When David went to take the hook out of the fish's mouth he found out a little grunt (good eating) had taken the bait, only to be eaten whole by the jack.  David couldn’t get the hook out and when he opened the jack’s mouth there was the tail of the grunt.   Isn’t  Mother Nature grand.

Here’s one more picture of just one of the incredible beaches in the Bahamas.  The sand is white and  the water is so crystal clear it looks like the dinghy is floating in mid-air.

Beach at No Name Cay

Floating dinghy !!!!
May 11 thru May 13th:   We were anchored off Manjack Cay waiting for a big squall to go through.  We had been on the other side of the island by dinghy looking to go snorkeling but the water was too rough.  Good think we got back when we did since the squall moved in.  We clocked some 38 knot gusts and ended up doing .08 knots as our anchor drug which meant we had to raise the anchor and go re-anchor.  Not much fun in bad weather but we did okay.

The next couple of days we went and hiked the trail with Skip and Carol.  In the evening we introduced them to BANANA GRAMS….and then played a card game we learned from our friends on MAKANI  called “Golf”.   They are going to be in the area for another week so it was time for us to tell them goodbye since we were moving north to stage ourselves for “THE CROSSING” back to Florida.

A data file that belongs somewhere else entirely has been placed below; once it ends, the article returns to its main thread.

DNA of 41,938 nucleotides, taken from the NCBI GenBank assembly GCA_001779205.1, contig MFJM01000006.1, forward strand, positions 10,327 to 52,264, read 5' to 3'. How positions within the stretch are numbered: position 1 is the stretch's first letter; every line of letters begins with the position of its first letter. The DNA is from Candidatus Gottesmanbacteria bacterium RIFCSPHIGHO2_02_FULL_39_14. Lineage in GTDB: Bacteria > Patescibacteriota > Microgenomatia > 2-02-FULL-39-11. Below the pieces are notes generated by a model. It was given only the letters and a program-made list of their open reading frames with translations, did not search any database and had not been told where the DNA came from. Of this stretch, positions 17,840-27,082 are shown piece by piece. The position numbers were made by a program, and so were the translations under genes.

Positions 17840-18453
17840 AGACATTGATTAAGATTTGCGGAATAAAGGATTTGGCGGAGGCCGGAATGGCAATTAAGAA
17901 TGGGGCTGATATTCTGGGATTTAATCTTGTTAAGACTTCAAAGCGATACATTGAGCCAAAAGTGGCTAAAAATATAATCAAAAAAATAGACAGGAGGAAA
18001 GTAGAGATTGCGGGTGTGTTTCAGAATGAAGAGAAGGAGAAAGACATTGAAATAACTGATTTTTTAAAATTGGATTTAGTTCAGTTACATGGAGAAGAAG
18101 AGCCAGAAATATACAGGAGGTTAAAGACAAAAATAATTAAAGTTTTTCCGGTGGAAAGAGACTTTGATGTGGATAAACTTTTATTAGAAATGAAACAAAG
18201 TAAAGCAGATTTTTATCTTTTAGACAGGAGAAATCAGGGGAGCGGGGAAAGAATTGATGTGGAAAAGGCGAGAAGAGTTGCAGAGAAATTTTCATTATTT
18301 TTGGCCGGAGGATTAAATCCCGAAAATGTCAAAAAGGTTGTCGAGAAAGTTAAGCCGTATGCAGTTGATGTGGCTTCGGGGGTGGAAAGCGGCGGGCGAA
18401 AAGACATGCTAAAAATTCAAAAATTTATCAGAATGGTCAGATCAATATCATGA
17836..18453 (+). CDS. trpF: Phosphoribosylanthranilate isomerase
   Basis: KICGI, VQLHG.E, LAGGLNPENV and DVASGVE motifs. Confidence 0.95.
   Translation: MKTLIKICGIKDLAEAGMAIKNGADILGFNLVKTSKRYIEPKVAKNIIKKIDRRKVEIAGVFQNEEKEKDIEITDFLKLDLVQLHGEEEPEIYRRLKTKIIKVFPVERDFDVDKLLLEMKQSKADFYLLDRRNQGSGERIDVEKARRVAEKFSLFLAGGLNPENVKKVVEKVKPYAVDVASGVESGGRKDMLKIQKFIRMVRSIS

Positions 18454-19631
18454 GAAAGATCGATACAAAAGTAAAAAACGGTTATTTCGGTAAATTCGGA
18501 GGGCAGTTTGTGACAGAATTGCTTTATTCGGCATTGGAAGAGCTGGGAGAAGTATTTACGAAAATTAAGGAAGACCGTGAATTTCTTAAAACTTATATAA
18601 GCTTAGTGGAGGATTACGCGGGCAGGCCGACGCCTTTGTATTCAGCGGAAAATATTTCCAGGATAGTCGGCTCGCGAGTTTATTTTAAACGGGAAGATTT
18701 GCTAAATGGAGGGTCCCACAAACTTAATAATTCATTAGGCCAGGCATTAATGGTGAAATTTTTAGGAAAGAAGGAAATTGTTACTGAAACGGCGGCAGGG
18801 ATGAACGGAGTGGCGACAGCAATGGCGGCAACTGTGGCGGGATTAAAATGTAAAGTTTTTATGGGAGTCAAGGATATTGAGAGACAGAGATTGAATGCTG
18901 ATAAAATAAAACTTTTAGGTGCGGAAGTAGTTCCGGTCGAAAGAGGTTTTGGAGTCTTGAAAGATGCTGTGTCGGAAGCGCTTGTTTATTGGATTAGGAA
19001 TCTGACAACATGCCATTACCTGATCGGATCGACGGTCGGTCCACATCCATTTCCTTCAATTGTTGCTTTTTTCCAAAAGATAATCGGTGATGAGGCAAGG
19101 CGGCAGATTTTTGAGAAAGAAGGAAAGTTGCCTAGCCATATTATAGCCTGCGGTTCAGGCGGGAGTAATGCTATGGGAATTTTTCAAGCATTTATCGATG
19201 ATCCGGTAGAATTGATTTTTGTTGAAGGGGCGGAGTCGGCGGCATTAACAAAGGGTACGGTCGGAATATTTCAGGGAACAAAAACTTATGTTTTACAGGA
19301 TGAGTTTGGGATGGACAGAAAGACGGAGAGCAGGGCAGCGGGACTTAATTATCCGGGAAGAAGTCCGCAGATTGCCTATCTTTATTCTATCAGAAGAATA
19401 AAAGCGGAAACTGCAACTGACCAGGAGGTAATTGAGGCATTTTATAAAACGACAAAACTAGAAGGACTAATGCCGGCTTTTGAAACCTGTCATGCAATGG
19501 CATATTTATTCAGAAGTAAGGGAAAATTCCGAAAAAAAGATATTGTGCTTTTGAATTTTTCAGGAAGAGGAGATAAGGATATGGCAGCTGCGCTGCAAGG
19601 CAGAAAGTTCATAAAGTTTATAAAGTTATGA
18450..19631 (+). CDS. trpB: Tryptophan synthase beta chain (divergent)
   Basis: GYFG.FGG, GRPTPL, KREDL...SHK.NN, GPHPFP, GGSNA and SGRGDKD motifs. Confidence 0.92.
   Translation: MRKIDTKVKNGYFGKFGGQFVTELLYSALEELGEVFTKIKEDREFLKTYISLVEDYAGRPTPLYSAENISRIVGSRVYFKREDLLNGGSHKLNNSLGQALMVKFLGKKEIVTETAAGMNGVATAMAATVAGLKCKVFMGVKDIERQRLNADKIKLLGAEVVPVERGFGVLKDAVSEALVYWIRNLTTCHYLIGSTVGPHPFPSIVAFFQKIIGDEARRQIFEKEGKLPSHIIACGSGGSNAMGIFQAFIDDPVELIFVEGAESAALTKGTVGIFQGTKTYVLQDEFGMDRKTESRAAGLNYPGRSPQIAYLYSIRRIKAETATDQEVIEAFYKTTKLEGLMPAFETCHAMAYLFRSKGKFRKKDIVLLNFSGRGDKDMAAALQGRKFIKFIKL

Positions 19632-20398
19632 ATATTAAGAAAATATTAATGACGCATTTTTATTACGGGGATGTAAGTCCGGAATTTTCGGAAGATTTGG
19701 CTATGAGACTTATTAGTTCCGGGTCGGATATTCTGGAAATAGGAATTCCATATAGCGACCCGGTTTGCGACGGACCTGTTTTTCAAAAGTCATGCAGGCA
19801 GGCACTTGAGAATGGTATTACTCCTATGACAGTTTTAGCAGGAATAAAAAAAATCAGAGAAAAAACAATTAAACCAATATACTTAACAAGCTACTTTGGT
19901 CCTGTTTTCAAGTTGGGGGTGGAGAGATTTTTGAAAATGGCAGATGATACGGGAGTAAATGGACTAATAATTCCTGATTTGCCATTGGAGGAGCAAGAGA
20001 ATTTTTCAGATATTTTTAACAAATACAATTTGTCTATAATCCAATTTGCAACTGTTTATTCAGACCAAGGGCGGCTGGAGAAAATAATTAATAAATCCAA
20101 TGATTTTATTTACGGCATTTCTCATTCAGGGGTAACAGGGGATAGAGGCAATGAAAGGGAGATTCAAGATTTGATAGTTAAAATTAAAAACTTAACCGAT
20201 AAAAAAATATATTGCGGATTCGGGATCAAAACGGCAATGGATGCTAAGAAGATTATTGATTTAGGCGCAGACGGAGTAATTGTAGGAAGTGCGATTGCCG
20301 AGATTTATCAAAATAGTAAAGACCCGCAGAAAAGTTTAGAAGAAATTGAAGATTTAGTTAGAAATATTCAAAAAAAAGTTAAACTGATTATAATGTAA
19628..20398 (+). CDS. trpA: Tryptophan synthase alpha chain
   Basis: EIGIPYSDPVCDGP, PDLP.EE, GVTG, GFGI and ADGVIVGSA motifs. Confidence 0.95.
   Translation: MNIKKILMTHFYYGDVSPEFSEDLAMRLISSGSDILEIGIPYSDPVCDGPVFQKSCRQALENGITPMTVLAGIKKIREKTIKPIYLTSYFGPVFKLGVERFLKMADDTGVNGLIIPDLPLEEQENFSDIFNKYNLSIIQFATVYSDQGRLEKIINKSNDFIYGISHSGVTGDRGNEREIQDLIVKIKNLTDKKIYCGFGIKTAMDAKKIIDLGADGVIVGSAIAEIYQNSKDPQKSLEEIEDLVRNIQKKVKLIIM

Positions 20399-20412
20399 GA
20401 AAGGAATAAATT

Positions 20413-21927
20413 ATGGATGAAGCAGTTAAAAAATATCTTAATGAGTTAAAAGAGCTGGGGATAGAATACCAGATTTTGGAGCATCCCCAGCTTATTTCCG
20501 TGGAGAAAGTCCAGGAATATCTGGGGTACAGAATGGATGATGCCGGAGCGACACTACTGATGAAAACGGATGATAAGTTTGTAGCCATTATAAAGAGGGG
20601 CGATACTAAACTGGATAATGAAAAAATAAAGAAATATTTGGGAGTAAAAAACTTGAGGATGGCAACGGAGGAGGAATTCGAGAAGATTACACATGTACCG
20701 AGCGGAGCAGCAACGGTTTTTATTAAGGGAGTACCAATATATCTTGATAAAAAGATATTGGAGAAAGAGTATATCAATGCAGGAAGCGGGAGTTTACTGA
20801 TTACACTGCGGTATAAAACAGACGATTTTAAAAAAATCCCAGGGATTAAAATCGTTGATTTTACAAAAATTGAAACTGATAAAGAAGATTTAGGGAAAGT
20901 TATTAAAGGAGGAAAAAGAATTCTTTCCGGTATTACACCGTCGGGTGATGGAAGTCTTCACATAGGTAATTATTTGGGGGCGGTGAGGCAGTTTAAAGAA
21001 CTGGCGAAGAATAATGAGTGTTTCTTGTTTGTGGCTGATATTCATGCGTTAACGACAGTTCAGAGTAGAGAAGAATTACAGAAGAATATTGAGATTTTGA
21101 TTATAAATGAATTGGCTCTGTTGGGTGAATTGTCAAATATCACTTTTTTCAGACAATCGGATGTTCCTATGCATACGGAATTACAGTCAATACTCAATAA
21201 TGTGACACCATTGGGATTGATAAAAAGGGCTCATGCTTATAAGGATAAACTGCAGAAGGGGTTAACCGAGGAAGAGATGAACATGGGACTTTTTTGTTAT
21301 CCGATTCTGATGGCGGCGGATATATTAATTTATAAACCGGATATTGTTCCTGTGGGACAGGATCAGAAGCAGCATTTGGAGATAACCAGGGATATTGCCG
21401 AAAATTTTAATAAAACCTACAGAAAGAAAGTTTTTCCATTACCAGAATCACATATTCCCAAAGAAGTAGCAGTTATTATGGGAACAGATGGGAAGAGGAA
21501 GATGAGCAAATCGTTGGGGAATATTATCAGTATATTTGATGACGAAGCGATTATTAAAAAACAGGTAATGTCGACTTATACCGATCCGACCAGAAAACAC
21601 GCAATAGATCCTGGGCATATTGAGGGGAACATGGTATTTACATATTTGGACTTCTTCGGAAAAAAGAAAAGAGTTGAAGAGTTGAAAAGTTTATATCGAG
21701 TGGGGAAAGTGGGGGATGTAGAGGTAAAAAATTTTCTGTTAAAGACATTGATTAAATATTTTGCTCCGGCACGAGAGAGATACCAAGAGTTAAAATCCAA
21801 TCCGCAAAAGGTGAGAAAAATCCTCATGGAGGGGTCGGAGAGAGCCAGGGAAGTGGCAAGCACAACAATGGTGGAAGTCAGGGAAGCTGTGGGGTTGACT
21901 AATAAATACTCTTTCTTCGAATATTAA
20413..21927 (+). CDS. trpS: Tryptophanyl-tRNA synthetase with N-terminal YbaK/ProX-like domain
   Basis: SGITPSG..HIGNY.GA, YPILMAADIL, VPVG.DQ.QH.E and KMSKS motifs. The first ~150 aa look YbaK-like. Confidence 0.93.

May 14th:  We’re headed for Great Sale Cay but, as is David’s routine,  2 fishing reels and one yoyo are out waiting for dinner.  We managed to get 3 big strikes, 2 at the same time, but to no avail.  Skunked again.   We were watching the weather and decided to anchor off Little Sale Cay for the night before yet another squall comes through.  It showed up with a vengeance.  Tomorrow we’re off to the West End to get ready to cross over.